• Yes, interesting, thanks for that! Also appreciated the heads up that “WTF D&D” at Something Awful tackled 0e. Very funny.

      Now my understanding is that these Philosophy & Pop Culture series (another publisher has something similar to the books I gawked at in the post) are supposed to use pop cultural references to explain philosophy. So while I appreciate what you & Zak are saying about games and game-mastering evoking certain philosophical musings, what we need for the book is some hardcore philosophy explained in game terms. 🙂

      When I was an undergrad I took a class on the philosophy of art and one of the books we read was by Suzanne K. Langer, and I think it was called “Feeling and Form: A Theory of Art.” She presented a theory which is kind of foggy to me now (it has been 15+ years!) but it had to do with how each different medium creates a virtual …something. Architecture created virtual space, I think, and music created virtual time? Stuff like that. For the term paper I wrote about painting D&D miniatures creating a virtual world, or a virtual reality, or something like that — a miniatures painter is giving a sort of life or reality to a tiny world. (Applying her theory to another medium not mentioned in the book.) Got an A! And it was not a bullshit paper at all, actually. Although if that was the thesis it seems like any art medium could make a similar claim, more especially literature. Hmm. I should dig that paper up. That was the only time I remember tying gaming in to philosophy though. And for all the snark in the post above, I did resort to using references to movies and things for a lot of my course work, so maybe the authors in those books are not entirely whores.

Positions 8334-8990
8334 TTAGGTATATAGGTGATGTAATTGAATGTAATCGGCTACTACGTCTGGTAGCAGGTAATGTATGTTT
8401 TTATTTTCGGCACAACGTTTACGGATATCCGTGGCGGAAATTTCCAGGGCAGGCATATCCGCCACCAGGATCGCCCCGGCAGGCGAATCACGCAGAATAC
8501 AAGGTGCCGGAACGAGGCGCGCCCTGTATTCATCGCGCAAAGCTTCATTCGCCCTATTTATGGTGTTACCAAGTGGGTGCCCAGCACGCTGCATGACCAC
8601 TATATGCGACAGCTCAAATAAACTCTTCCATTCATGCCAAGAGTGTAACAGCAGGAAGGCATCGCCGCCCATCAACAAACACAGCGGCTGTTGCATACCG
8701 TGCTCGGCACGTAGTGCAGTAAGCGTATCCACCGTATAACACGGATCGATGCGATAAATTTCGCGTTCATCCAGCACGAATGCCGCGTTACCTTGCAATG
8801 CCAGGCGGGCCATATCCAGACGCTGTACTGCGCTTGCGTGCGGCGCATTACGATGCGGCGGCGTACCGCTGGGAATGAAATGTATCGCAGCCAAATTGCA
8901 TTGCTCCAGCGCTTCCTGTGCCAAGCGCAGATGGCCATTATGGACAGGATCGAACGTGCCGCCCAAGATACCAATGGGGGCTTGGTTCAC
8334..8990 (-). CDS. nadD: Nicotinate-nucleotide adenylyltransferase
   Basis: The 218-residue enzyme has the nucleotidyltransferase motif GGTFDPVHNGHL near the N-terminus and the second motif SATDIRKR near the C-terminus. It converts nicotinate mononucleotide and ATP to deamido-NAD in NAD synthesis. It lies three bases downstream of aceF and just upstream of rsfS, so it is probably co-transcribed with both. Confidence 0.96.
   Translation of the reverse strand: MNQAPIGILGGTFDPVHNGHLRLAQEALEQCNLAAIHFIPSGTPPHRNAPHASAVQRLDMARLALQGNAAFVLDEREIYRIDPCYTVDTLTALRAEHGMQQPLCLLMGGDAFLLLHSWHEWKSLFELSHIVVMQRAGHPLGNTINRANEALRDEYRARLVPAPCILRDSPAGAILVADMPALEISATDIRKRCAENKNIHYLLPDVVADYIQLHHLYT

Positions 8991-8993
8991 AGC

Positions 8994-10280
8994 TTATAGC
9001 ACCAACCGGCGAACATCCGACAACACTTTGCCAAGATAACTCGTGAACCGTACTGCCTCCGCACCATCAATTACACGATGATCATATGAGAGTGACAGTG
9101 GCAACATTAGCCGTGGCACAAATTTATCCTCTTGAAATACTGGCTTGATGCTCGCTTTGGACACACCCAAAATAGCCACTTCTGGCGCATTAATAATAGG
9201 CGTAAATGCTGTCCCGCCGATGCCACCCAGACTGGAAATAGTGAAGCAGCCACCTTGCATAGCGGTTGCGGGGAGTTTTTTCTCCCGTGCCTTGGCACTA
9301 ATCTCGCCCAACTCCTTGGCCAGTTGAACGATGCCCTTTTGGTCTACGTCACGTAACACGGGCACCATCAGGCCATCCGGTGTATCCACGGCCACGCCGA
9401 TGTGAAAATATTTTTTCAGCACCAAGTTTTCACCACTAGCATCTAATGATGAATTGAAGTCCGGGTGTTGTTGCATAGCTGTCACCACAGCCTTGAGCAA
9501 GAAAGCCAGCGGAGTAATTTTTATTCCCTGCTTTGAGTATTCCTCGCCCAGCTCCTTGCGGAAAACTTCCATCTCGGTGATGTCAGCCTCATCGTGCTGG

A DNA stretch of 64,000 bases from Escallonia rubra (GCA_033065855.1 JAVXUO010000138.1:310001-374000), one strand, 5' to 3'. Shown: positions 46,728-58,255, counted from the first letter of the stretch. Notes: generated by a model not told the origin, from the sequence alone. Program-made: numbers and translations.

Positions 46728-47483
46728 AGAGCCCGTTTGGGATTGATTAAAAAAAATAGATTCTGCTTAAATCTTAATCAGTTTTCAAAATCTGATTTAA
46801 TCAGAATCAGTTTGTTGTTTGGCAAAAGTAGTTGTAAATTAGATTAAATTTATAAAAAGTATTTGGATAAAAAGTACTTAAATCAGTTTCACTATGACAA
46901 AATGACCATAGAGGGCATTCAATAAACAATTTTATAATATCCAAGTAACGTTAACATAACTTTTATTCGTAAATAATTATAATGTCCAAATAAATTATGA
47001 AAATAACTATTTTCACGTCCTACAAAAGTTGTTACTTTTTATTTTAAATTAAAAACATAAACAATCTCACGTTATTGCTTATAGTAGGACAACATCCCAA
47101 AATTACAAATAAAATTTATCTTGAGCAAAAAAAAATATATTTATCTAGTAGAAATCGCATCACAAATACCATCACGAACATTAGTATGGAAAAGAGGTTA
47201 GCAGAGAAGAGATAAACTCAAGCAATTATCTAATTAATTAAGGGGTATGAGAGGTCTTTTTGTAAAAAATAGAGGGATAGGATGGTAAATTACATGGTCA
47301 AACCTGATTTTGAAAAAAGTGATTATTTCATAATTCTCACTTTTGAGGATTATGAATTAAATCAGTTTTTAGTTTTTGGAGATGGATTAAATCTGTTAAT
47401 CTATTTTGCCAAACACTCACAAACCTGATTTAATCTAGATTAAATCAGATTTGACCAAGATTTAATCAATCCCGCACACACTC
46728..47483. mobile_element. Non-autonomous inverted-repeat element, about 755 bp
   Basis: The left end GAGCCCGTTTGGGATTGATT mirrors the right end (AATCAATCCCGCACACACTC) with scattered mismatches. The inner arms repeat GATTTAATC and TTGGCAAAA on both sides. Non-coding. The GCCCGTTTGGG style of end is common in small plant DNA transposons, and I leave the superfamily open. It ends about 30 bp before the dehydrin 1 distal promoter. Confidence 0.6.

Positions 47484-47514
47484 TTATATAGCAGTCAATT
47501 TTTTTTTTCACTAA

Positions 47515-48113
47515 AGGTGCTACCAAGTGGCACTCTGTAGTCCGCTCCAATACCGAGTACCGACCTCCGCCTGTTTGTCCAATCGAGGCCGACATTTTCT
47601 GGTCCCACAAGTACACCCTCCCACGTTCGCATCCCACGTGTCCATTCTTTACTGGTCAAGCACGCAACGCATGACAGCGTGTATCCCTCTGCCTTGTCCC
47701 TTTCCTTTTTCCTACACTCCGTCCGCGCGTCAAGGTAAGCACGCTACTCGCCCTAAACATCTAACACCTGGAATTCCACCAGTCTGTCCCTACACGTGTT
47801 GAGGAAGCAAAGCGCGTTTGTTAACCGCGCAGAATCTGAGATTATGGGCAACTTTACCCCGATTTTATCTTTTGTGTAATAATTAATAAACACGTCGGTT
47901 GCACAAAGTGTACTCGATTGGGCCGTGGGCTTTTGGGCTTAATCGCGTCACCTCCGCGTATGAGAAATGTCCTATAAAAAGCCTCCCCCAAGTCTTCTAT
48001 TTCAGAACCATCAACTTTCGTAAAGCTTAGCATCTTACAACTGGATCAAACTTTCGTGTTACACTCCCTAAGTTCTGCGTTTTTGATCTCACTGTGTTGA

3. Heh, very good. I’ve painted armies of D&D minis too, and I do find myself creating an immersive,stream of conciousness sort of backstory/natural history for the mini while I’m working on it. A lot ot its just impressions of feelings, or scenes that I never bother fleshing out on paper, but there is still that loss of the passage of time you get when you’ve forgotten all else except the one thing you are focused on.
    That sense of existing in the moment, with out any other concerns or worries eating up part of my attention is something I’m always trying to reclaim.

  4. I’m actually constructing a paper between Kant and Hume over Chaotic Good characters, and I believe, yes! The Paladin would have to change alignments!
    Chaotic good for the win! At least if you left it up to Kant.

    • That’s really interesting. I’d have thought the categorical imperative is Lawful. I’d love to read your paper when it is done.